Solange N. Holocaust testimony (HVT-3223) interviewed by Henri Borlant and Annette Wieviorka
- Paris, France : Témoignages pour mémoire, 1995
- Interview Date
- January 14, 1995.
- 2 copies: 3/4 in. dub; and 1/2 in. VHS with time coding.
- Cite As
- Solange N. Holocaust Testimony (HVT-3223). Fortunoff Video Archive for Holocaust Testimonies, Yale University Library.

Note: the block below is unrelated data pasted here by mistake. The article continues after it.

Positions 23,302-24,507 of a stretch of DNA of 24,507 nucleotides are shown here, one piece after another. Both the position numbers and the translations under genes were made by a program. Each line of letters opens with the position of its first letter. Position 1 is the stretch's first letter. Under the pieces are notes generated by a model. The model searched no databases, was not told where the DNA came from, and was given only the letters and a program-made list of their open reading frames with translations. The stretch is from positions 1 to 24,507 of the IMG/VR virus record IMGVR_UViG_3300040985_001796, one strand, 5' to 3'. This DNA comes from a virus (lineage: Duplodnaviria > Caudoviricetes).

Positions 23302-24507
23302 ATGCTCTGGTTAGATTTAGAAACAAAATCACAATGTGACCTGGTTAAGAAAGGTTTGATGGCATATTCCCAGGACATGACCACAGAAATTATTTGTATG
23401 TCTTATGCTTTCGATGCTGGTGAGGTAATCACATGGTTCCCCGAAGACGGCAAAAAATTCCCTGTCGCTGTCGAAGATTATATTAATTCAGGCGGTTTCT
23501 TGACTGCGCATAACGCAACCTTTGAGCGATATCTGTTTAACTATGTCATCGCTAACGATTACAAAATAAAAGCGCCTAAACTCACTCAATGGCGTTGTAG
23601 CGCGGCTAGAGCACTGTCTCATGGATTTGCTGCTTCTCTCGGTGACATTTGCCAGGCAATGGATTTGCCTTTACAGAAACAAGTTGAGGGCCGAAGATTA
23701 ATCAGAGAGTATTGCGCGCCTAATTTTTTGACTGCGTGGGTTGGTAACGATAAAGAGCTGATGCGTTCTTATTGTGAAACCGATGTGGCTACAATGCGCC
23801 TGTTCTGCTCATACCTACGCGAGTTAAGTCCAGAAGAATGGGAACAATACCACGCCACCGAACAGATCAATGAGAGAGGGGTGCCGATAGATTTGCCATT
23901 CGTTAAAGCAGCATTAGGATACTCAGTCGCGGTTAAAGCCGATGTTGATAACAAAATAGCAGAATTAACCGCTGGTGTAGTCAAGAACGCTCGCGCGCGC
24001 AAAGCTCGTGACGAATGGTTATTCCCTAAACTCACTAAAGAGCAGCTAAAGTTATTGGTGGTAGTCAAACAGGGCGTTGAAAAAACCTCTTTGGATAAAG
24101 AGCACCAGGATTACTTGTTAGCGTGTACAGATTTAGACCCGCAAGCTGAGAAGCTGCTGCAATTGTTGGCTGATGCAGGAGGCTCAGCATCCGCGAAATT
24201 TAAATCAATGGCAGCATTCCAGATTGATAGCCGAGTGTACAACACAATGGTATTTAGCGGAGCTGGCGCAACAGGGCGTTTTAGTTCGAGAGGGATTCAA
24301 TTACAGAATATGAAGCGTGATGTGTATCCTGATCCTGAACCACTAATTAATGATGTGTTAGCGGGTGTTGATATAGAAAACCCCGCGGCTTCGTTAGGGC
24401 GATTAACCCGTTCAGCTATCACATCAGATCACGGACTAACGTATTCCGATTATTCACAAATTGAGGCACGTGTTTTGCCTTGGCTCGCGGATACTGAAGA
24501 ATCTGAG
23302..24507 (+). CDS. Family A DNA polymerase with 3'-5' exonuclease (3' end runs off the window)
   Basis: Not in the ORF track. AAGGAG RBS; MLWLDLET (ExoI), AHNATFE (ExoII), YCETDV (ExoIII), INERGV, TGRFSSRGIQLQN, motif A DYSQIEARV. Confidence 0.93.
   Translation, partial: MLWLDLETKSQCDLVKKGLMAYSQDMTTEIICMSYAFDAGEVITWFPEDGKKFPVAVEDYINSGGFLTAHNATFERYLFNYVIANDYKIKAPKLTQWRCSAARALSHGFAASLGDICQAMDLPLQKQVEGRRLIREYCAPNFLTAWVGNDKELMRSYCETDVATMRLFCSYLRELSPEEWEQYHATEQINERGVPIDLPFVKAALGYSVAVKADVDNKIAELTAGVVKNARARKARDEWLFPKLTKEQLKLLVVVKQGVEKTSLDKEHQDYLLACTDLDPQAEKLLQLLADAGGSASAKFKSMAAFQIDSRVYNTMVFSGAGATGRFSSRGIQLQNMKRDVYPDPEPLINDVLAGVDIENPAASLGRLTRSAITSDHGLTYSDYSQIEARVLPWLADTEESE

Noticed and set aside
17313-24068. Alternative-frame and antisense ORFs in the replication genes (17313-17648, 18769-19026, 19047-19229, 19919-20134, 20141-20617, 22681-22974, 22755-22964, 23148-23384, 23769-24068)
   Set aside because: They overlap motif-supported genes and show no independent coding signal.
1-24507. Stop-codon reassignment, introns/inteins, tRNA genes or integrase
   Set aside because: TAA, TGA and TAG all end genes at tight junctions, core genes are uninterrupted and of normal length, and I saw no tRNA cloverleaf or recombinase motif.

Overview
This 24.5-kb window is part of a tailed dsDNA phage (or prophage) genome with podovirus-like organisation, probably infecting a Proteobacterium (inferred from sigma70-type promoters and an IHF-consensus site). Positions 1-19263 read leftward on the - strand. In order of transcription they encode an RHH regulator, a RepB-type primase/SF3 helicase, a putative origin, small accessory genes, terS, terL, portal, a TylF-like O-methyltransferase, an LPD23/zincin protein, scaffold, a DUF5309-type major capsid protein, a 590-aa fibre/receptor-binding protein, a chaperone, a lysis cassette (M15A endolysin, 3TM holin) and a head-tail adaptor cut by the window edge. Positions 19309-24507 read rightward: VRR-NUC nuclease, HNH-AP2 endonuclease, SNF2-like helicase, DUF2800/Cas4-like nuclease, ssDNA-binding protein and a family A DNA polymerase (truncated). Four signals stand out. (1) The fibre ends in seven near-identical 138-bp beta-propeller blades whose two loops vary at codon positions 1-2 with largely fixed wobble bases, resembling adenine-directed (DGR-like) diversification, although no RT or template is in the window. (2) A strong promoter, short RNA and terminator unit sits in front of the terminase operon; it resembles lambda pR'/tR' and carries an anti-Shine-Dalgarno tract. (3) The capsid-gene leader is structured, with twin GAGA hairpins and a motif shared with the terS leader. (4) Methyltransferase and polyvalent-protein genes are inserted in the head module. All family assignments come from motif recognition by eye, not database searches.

Videotape testimony of Solange N., who was born in Łódź, Poland in 1921, one of two children. She recalls her family's comfortable and assimilated lifestyle; German invasion; briefly fleeing with her family; confiscation of her father's company; a German offering to take them elsewhere before ghettoization; joining relatives in Radom; ghettoization; a non-Jew hiding her mother during inspections (she did not have a work card); their transfer to Pionki; slave labor in a munitions factory; deportation of her father and brother (she never saw them again); communicating with her father (he was in Auschwitz) via a Pole; deportation to Auschwitz/Birkenau in July 1944; separation from her mother; remaining with her sister-in-law; the brutal murder of an infant; transfer with her sister-in-law to Hindenburg; assignment to a munitions factory; transfer to the kitchen with her sister-in-law's help; the Kommandant beating her severely for smoking; public hangings; a death march to Gleiwitz and Bergen-Belsen; contracting typhus; liberation by British troops; exacting revenge with others on SS guards; learning her mother was in Łódź; returning there, then back to the Bergen-Belsen displaced persons camp, where her mother had traveled; their reunion; living in Lille, Brussels, and Paris; and marriage to her sister-in-law's brother. Ms. N. talks about humiliating incidents in camps; painful, recurring memories of the infant's murder; not sharing her experiences with her children so their childhoods would be happy; and some memories that can never be discussed.